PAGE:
So I’ve been going back and forth of A Midsummer Night’s Dream lately, as I think it will be the next play I introduce the kids to. There’s something about the ending that bothers me. Oberon’s angry with Titania because he wants the changeling boy. Titania clearly has a stronger claim on the child, what with the whole “his mother was one of my followers” thing. Oberon’s only claim seems to be “because I’m the king and I said so.” So he puts her under a magic spell, and then, while brainwashed, says “Give me the child”, which she does. Now that he’s got what he wants, he releases her from the spell and they all go off on their happy way. Umm….does that make him a nice guy? Are we supposed to like him for that? At what point does Titania say, “Wait a minute…I had a changeling boy around here somewhere….where did he ….. Oberon!!!!!” As I ponder how to relate this story to the kids, I’m figuring on changing the ending so that Oberon feels bad for what he’s doing to Titania and decides to her keep the boy. (My 6yr old daughter, who apparently has too many friends of divorced parents already at her age, and who only knows that Oberon and Titania are fighting over a little human boy who came to live with the fairies, suggested “Maybe one week the boy can stay with the king, and then the next week he can stay with the queen, and then back to the king….”) I know that some people put Dream up there in the ranks with Hamlet as one of Shakespeare’s best. I don’t have that level of experience with the play, and have always viewed it more as “The one the local school kids always put on because you can never have too many fairies.” So somebody enlighten me about the deep meaning that I’m missing.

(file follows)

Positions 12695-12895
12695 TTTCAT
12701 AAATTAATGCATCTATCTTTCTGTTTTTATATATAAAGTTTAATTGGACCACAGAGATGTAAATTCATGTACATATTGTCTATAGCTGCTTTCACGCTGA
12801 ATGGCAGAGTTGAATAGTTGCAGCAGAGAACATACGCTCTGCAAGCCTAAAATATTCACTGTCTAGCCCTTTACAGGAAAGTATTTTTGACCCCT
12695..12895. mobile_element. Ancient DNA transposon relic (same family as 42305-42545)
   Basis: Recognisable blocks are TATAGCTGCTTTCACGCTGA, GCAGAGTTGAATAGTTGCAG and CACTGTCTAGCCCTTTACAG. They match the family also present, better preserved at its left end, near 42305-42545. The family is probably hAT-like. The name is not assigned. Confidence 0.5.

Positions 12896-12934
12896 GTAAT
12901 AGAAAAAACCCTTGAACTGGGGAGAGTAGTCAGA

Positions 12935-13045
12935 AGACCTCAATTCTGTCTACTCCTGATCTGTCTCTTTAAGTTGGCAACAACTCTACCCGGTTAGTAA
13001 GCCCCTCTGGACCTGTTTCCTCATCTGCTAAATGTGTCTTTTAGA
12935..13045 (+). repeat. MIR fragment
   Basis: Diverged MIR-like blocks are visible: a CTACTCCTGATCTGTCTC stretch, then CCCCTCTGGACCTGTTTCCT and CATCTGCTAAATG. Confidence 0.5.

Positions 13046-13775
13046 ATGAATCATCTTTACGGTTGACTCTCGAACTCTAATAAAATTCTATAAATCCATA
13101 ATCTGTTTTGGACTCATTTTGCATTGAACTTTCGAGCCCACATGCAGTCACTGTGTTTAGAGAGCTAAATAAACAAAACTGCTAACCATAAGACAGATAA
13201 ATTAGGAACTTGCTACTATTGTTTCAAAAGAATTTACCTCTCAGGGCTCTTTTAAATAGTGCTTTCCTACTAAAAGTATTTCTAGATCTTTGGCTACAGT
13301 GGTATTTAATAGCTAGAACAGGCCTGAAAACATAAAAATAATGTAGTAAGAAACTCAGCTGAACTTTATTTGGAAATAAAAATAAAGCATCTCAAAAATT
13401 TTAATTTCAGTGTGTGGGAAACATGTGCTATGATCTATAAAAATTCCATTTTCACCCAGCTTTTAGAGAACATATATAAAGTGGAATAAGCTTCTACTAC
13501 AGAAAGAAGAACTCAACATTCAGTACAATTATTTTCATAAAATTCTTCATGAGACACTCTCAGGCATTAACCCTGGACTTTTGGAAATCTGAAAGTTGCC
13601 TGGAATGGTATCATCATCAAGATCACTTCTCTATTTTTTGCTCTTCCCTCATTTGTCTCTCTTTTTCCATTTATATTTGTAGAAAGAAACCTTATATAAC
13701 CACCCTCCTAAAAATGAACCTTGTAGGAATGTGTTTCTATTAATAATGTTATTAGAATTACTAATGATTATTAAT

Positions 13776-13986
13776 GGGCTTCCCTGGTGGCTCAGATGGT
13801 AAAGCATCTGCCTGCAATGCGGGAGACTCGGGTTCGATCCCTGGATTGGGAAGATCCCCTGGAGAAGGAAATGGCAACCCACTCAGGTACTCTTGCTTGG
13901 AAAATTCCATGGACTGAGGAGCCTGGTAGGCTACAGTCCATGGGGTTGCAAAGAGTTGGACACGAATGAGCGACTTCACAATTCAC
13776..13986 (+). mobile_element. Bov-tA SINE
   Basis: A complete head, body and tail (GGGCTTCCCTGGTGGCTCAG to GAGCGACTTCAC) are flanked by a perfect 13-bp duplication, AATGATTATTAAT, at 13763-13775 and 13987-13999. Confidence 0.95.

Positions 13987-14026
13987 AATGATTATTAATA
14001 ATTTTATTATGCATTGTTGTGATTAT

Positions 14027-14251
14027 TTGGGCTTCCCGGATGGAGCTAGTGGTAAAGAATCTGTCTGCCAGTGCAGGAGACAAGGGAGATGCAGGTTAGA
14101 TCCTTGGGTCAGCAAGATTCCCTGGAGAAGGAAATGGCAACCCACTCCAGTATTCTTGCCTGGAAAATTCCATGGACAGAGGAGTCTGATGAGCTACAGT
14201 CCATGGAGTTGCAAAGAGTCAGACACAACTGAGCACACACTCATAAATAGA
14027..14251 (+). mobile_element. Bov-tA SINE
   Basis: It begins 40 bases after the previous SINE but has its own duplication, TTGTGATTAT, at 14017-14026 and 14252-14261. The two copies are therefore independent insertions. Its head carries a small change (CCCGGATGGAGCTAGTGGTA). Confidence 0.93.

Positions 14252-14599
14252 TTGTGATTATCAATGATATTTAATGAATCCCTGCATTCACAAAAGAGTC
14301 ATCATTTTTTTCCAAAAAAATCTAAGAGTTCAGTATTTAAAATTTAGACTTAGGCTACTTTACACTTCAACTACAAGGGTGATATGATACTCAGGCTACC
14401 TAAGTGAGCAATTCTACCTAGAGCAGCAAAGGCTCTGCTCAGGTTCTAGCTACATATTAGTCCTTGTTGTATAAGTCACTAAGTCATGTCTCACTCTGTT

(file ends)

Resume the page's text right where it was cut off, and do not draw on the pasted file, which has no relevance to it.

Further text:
Coworker this morning tells me, “Hey, saw a Shakespeare book over the weekend, thought of you.” “Which one?” I ask. “I probably know it.” “It was called Coffee with Shakespeare.” “I don’t know that one.” “It was this tiny little thing, looked like the idea was that the author goes back in time and has coffee with Shakespeare. It was part of a series, there was a whole bunch of them.” “Coffee with Descartes, Coffee with Mark Twain, and so on?” “Yeah. Seemed cheesy.” I go hunting around anyway. Turns out this particular “cheesy” book is edited by Stanley Wells, one of the foremost Shakespeare authorities in the business today. It’s also got a forward by Joseph Fiennes, the guy who played Shakespeare in Shakespeare in Love. I relay this information to my coworker, who responds, “Yeah, that’s the one. It was the forward by Fiennes that made me not pick it up.”
http://blog.willentrekin.com/2008/09/21/things-making-me-crankly-lately/ From a blog called “Will In The World”, some Shakespeare love where you may not have first expected it.
“Daddy, that’s the Shakespeare book that Santa gave me. He knows I can read it myself. If music…be….the food of…love…….” “Play on…” “I know, Daddy. I was thinking the words in my head, and trying to figure out if that makes any sense.” My daughter is 6.